And whatever the arrangements, his group comes bearing gifts. John McKibbon of the McKibbon Hotel Group, which terminated an agreement with the city to develop the site in 2013, has offered the Design Center the temporary use of the plaza-level space in the former BB&T Building on Pack Square as a public engagement center, Joyell reports.

In addition, he told the PED committee, “We have soft commitments of about $14,000” to contribute to the planning process.

Council member Gordon Smith seemed to find those incentives compelling.

“I’m a big fan of having the ADC lead this initial process,” said Smith. “The fact that they’re willing to bring money to the table, that they could have a public engagement center in the center of town, seems to me to be a really attractive proposition.”

For his part, Haynes, the committee’s other member, said he’s focused on ensuring maximum public input. “I basically just want to see as much public involvement as possible — as early as possible and all along the way.”

Defining the scope

One big unknown is exactly which properties will be part of the planning effort. In addition to city-owned parcels at 68 and 76 Haywood St. that total about 0.55 acres, a 0.1-acre city-owned surface parking lot at 37 Page Ave. will probably be included. There are also public rights of way along Haywood Street and Page Avenue that, together with an alley off of Battery Park Avenue, add up to another 1.6 acres. At the committee meeting, PED members agreed that the alignment and design of those roadways should be part of the process.

Map showing the Haywood Street and Page Avenue areas to be considered during the planning process. Image courtesy of City of Asheville
Map showing the Haywood Street and Page Avenue areas to be considered during the planning process. Image courtesy of City of Asheville

But several questions remain: Will a city-owned building at 33 Page Ave., the former home of Asheville Sister Cities, be included in the planning effort? Will the city look at adjacent private property? Should the function of nearby Pritchard Park be considered?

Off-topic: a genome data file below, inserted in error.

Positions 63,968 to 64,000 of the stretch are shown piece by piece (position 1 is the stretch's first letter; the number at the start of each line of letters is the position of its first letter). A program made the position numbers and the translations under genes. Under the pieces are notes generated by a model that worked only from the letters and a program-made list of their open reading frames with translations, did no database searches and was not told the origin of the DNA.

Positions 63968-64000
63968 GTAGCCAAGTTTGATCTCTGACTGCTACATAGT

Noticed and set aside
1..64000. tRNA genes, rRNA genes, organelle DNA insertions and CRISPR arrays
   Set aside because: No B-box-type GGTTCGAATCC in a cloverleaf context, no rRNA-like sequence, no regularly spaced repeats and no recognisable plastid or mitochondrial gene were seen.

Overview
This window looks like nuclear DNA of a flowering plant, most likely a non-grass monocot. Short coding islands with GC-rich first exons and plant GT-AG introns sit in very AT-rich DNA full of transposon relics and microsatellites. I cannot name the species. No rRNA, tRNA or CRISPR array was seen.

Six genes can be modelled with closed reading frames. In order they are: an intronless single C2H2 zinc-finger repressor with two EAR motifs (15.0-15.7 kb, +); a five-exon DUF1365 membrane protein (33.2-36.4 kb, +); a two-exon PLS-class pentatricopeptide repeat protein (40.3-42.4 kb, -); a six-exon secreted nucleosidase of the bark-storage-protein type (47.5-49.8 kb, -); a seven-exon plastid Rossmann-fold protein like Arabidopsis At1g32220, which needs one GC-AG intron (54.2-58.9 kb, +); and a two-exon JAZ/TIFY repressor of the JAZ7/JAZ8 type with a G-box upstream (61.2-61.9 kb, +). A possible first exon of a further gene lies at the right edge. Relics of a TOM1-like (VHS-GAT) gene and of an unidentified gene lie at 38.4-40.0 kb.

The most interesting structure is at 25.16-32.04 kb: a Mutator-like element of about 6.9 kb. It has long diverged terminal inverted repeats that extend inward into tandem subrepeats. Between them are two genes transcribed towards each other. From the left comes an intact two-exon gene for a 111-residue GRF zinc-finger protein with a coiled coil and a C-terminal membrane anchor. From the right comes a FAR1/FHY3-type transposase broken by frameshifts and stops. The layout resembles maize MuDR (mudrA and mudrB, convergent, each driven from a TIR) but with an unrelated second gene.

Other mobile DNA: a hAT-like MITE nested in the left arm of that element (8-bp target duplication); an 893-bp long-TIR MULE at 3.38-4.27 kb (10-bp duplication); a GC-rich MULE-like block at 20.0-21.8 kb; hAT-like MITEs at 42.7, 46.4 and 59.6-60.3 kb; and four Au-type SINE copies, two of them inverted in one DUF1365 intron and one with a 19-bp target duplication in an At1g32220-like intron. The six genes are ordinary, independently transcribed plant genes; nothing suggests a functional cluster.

At the PED meeting, Bothwell, who doesn’t serve on the committee but has a long history of involvement with the site, suggested interim uses for the Haywood Street lots while the planning process unfolds: demonstration garden beds, temporary art installations, a downtown tailgate market, a temporary performance space and an adult playground.

What’s next?

Wisler asked Joyell to develop a written proposal for the Asheville Design Center’s role. “You’re the horse, and there’s your mouth,” quipped Wisler, explaining that she’d heard many conflicting accounts of the nonprofit’s recommendations for the site and how it might participate in a planning effort.

Joyell agreed, saying, “There needs to be transparency for this whole process. For the last dozen years, it’s been shrouded, and people mistrust the process as it is.”

In an email after the PED meeting, city Planning Director Todd Okolichany wrote that city staff aims to present the committee’s recommended process to Council in February.

“If this process is approved by City Council, one of the first steps would be to form the stakeholder committee, consisting of a broad cross section of the community,” he explained. “The committee would work with the Asheville Design Center on developing the public engagement process” and would also address questions pertaining to the project’s scope.

“Asheville Design Center,” wrote Okolichany, “would conduct the public engagement component,” which would help formulate a vision for the area.

For his part, Joyell thinks the public’s voice is what’s long been missing from the conversation. “When the city decided to purchase that property, it took on the responsibility for stewarding it for the public and for the greater good of the public,” he argues. “So now 90,000 people have a right to weigh in on how this property is to be developed.”

And despite the conflicting positions evident at the committee meeting, Wisler called the discussion “forward progress.” Still, it remains to be seen what recommendation the planning staff ends up presenting to Council, based on that discussion.



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About Virginia Daffron
Managing editor, lover of mountains, native of WNC. Follow me @virginiadaffron